After what felt like eons of hype, SpaceX officially launched its Falcon Heavy mega-rocket from launch pad 39A in Cape Canaveral, Florida at 3:45 P.M. on Tuesday. Astonishingly, its maiden flight went much smoother than many had anticipated.
Image Credit: SpaceX/YouTube
It wasn’t long after the Falcon Heavy’s 27 Merlin engines fired up that the rocket took flight. It kicked up a lot more steam than a Falcon 9 rocket would, but the lift-off was just as majestic as we’d expect from the latter.
Once the space vehicle reached optimal altitude, its two side boosters detached from the central core and fell back to Earth to land on solid ground. Shortly after, the center core separated from the payload and fell back to Earth. It attempted to land on SpaceX’s drone ship in the Atlantic Ocean but didn't quite make it.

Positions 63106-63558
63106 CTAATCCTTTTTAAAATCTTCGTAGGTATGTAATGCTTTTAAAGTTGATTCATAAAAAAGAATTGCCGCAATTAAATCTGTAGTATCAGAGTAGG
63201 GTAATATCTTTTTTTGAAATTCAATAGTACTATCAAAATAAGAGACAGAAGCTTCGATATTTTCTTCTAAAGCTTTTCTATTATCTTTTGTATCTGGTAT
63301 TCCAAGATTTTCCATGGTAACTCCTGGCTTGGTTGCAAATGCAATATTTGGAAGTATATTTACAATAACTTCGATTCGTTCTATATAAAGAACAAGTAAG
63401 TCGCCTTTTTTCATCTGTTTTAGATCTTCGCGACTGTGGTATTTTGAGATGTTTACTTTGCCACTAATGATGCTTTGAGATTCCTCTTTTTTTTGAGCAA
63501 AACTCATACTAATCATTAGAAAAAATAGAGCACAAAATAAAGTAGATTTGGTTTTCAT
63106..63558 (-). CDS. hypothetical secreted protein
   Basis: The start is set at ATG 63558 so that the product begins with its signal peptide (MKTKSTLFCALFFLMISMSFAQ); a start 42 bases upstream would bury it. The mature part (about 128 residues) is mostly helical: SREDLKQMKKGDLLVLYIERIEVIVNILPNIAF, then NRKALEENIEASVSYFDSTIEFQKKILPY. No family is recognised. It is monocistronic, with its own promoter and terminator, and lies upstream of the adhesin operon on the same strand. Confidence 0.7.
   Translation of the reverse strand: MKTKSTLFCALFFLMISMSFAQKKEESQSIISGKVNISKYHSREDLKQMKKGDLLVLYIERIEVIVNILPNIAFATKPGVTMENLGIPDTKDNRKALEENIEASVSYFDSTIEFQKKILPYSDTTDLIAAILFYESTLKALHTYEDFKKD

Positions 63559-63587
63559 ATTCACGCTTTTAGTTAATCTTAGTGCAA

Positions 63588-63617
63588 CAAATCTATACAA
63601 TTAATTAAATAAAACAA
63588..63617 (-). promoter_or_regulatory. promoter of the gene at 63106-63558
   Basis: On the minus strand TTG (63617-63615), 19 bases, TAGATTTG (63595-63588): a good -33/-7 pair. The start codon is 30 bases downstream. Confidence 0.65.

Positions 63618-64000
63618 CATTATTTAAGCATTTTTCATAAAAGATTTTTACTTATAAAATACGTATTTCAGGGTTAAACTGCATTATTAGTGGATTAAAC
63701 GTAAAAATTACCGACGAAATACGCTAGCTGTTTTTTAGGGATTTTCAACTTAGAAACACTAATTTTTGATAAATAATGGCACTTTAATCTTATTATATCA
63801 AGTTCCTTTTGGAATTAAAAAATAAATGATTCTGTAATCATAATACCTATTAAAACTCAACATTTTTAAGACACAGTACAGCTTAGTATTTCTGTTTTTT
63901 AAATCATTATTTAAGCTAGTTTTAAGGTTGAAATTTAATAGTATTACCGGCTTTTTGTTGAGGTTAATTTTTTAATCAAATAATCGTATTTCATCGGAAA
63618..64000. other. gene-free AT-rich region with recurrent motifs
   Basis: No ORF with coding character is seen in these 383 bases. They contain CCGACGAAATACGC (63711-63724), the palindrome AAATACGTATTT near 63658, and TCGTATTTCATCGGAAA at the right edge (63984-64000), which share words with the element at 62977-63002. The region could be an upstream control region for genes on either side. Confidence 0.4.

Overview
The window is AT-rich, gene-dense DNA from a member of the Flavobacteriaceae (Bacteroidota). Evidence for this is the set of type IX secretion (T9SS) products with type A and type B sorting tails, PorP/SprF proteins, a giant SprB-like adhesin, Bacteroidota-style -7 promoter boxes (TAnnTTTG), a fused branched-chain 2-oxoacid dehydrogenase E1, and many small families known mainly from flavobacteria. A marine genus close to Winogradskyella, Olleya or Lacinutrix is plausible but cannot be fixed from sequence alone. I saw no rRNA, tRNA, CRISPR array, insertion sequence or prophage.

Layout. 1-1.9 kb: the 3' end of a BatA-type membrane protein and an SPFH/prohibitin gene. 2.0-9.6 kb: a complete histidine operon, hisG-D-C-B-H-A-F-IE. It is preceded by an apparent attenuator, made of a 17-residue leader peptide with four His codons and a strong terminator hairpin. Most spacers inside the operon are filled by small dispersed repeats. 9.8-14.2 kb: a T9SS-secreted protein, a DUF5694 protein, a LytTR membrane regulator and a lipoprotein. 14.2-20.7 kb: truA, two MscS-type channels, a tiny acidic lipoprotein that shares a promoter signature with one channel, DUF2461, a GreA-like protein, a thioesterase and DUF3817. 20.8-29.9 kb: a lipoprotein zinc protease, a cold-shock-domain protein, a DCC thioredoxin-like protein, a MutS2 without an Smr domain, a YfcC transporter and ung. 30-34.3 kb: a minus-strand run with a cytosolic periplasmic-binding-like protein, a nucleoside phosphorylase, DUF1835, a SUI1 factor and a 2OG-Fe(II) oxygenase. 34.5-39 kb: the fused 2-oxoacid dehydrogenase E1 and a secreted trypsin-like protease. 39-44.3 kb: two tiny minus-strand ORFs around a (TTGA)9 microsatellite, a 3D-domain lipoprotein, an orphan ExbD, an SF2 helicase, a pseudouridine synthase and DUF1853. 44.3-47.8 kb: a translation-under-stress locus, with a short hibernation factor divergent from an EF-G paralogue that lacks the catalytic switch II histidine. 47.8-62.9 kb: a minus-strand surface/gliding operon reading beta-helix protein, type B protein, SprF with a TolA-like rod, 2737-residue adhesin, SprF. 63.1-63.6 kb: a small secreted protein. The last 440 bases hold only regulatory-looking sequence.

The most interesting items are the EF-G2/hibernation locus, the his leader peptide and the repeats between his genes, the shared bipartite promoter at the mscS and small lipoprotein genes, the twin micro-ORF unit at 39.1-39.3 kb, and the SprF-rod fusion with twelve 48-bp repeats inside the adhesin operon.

Despite having its engine power throttled down to just 92% of peak performance, the Falcon Heavy generated a respectable amount of thrust and launched its special payload into space – a red Tesla Roadster electric car with a spacesuit-wearing dummy sitting in the driver’s seat.
Cameras mounted all over the Tesla Roadster delivered live footage of outer space from all angles around the car. You can watch that stream below:
Given SpaceX’s fascination with Mars, the Tesla Roadster will head in that general direction. The car won’t ever land on Mars, but it will follow the red planet around for an eternity as it orbits the Sun.
Despite the loss of the Falcon Heavy's central core, the launch was was an impressive achievement for SpaceX and a significant step in the right direction for humankind. The space vehicle’s sheer power makes it into the ideal rocket for future Moon or Mars-based missions and its reusability could keep the price tag low enough to promote said missions.
These are indeed exciting times to be alive; especially if you have any interest in space exploration.